Dhoni admits captaincy has changed his style of batting

August 25th, 2008 - 9:11 pm ICT by IANS  

Colombo, Aug 25 (IANS) It’s not been long since Mahendra Dhoni took charge of the Indian one-day team. And the young captain hasn’t let his team down. From being an explosive batsman, Dhoni has altered his batting style to suit the needs of his side. Thanks to his new role, he is no longer the daring Dhoni who used to attack from the word go.In the ongoing Sri Lanka ODI series, Dhoni has been the backbone of the Indian batting and in the two games the tourists won in Dambulla and R. Premadasa Stadium, he top- scored with 39 and 76 runs, respectively.

“I had a different role when I made my debut. I was batting at a different slot. We had a person who would carry on an innings and be there till the end. I was among those batsmen who will go out and look to accelerate. Even if I get out, it was okay,” Dhoni said.

In Sri Lanka, the absence of Sachin Tendulkar and Virender Sehwag has forced Dhoni to bat at number five at times and he admitted that his style of play has undergone significant changes since he made his debut in 2004.

“There’s been a transformation in my career. I am playing for the last four years and during the latter half of my career, I was under a bit of pressure to take up the responsibility and play through the innings,” he said.

And unlike in most cases, captaincy has made Dhoni a better batsman. The 27-year-old has a much better average as a batsman while captaining India. His average while captaining the side in 34 ODIs has been an impressive 56:54, during which he has scored over 1200 runs and it’s way above his career average of 47:70. Whereas before being a captain, Dhoni averaged 44:23.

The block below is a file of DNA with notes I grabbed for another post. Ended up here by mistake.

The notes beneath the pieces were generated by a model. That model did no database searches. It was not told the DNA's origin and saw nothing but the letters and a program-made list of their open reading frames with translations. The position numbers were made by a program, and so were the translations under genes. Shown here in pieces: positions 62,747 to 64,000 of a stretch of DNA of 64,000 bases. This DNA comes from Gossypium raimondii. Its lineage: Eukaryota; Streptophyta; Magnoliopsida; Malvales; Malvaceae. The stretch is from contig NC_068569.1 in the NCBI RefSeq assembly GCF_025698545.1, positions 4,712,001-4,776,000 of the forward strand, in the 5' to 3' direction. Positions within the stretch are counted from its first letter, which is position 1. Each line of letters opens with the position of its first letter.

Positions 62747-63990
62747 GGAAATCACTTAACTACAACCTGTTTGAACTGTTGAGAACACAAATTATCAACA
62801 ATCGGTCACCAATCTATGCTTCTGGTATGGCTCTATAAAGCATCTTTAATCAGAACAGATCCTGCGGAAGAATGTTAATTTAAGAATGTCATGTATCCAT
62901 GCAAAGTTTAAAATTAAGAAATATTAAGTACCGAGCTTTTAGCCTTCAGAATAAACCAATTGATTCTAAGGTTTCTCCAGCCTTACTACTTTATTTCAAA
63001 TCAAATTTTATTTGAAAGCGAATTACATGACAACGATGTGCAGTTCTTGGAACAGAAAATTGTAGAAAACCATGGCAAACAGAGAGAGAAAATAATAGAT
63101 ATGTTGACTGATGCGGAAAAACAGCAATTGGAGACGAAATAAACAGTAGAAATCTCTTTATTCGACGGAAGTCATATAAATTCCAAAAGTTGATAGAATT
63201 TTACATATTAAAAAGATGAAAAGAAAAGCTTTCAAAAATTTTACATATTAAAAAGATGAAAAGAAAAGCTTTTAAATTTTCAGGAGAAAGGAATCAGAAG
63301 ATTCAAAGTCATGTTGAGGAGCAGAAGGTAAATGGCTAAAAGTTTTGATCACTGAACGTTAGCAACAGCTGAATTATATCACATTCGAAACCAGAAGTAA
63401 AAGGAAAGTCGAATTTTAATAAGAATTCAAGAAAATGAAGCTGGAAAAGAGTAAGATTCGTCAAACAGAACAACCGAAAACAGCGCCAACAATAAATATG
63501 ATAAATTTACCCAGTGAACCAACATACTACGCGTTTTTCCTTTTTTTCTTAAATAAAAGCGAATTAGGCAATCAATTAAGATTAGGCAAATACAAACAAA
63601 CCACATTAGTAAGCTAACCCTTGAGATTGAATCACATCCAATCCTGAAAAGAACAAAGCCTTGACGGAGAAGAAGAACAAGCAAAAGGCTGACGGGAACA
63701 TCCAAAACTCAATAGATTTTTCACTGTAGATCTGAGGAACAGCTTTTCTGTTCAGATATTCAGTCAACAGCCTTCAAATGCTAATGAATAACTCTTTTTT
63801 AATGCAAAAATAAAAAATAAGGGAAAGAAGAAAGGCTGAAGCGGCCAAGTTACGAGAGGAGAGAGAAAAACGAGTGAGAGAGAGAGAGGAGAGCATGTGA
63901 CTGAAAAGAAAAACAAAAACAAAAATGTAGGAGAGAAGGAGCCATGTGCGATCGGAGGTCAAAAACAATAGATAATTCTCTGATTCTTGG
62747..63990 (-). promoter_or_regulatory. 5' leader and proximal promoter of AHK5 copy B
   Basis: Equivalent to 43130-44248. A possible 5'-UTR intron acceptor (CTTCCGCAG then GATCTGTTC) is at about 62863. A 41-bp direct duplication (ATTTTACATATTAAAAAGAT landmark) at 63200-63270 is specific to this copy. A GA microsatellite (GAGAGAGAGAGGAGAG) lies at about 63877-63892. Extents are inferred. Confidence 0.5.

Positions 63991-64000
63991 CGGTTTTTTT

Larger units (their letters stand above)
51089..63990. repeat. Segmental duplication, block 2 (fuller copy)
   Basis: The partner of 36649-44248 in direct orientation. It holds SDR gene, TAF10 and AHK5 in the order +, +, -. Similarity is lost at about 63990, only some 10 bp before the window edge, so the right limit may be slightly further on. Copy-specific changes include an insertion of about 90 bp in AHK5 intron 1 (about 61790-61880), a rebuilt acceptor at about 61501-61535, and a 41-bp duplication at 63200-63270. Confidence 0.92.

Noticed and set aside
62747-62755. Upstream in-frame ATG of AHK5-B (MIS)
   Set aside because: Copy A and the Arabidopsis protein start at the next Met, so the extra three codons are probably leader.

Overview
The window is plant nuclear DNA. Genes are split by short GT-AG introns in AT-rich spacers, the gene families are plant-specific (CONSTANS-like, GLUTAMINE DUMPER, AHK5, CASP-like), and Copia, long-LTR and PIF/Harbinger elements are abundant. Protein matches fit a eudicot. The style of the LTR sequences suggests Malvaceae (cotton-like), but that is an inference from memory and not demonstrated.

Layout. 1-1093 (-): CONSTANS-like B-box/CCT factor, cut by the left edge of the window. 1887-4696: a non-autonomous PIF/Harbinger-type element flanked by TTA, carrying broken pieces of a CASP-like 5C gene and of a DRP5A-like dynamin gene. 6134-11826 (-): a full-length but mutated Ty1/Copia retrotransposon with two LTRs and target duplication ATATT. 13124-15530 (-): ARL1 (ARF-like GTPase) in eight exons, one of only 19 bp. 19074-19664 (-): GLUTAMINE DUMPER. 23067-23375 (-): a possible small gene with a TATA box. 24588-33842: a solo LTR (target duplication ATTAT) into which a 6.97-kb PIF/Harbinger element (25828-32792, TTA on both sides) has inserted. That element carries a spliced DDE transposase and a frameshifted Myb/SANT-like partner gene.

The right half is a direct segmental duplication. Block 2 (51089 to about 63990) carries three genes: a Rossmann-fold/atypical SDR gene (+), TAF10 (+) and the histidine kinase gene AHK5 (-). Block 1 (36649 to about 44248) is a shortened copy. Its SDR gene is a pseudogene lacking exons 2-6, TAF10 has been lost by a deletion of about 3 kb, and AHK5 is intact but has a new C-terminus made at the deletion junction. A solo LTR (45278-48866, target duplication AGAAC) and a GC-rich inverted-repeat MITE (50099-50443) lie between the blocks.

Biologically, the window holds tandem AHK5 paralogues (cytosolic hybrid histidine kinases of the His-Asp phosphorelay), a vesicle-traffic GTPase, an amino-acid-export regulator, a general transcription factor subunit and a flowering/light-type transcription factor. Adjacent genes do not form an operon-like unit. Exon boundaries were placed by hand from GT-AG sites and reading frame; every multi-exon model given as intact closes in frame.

No doubt, the captaincy has brought more responsibility in his game.

Hailed by the bigwigs of Indian cricket for his commitment to the game, Dhoni has made rapid improvement as a wicketkeeper and captain too. He captained India to victory in the inaugural ICC Twenty-20 Championship in South Africa and then won the tri-nation ODI tournament in Australia beating the World Champions in straight finals.

He has not been afraid to back his young side and has defended the players whenever they have been under pressure and resisted calls for seniors to be recalled for ODIs.

India’s youngsters were criticized for their sloppy fielding during the third ODI, where they dropped three catches, but Dhoni blamed the spectators instead of his fielders for the misfields.

“The crowd is very colourful here. So it becomes difficult to spot the ball,” he said.

“Till the ball is new, you can see it, but once it gets mingled up with dirt and all that, it becomes very difficult to spot it. And at times we see the fielders not really reacting or we see a late reaction. It is tough, but you cannot really do anything about it” he added

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